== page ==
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With respect to Almonds.—The Naxian almonds are mentioned by the ancient writers; and those in the island of Naxos are superior to all others, as I am well persuaded. Phrynichus says—
He knock'd out all my grinders, so that now
A Naxian almond I can hardly crack.
The almonds in the island of Cyprus also are very excellent, and in comparison of those which come from other quarters, they are very long, and slightly bent at the end. And Seleucus in his Dictionary says, that the Lacedæmonians call soft nuts μύκηροι. And the Servians give that name to sweet nuts. But Arnexias says that it is the almond which is called μύκηρος. We may add, there is nothing which is a greater provocative of drinking than almonds when eaten before meals. Eupolis says in his Taxiarchs—
Give me some Naxian almonds to regale me,
And from the Naxian vines some wine to drink.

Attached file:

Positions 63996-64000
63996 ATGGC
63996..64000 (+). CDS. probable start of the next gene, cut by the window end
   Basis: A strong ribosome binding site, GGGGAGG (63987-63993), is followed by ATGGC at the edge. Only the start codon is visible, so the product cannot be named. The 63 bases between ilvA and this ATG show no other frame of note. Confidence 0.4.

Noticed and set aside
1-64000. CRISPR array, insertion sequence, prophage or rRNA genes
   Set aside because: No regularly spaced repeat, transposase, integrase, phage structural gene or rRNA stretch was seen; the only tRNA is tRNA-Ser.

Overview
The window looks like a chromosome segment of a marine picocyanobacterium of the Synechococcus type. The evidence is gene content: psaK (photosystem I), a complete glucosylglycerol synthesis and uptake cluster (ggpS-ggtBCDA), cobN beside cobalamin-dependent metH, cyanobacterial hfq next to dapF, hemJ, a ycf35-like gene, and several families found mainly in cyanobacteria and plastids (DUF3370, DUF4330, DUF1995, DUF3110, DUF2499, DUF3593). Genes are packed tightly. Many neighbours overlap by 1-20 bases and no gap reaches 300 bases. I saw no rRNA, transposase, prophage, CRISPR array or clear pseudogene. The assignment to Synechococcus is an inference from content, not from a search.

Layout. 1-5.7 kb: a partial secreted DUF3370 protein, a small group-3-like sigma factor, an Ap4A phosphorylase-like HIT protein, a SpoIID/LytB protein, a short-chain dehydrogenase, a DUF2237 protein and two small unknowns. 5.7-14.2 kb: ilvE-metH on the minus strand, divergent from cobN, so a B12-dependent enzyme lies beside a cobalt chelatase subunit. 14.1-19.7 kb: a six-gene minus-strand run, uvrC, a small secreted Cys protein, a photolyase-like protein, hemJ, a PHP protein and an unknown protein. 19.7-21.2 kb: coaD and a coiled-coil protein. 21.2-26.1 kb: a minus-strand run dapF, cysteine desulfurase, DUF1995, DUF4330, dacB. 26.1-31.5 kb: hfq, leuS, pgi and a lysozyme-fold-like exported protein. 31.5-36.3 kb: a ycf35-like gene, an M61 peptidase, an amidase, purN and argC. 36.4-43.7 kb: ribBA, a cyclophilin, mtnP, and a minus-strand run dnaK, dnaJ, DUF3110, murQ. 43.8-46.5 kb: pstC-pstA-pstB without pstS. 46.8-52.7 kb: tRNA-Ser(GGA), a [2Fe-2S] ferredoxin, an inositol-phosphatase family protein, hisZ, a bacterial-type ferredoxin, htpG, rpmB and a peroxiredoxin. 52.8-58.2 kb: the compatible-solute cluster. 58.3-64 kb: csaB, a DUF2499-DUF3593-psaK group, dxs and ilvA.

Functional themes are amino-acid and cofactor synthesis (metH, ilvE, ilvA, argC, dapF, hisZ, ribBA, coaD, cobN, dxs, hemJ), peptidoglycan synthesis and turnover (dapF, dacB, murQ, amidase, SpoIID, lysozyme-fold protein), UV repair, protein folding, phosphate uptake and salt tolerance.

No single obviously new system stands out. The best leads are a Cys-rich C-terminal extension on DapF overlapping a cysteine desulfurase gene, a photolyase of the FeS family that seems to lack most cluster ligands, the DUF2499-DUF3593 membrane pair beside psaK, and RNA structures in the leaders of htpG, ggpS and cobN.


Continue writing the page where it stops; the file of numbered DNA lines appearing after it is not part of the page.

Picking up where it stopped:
For there was a vine called the Naxian vine.

[p. 86] And Plutarch of Chæronea says, that there was in the retinue of Drusus the son of Tiberius Cæsar, a certain physician who surpassed all men in drinking, and who was detected in always eating five or six bitter almonds before he drank. But when he was prevented from eating them he was not able to stand even a very limited quantity of wine; and the cause of this was the great power of the bitterness of the almond, which is of a very drying nature, and which has the quality of expelling moisture.

Herodian of Alexandria says, that almonds derive the name of ἀμύγδαλαι, because beneath their green bark they have many ἀμυχαὶ, or lacerations.

Philemon says somewhere or other—

You, like an ass, come to the husks of the dessert;
and Nicander, in the second book of his Georgics, says—

Beech-trees, the ornament of Pan.
We also find the word ἀμύγδαλον in the neuter gender. Diphilus says—
“Sweetmeats, myrtle-berries, cheese-cakes, almonds,”
using the neuter ἀμύγδαλα.

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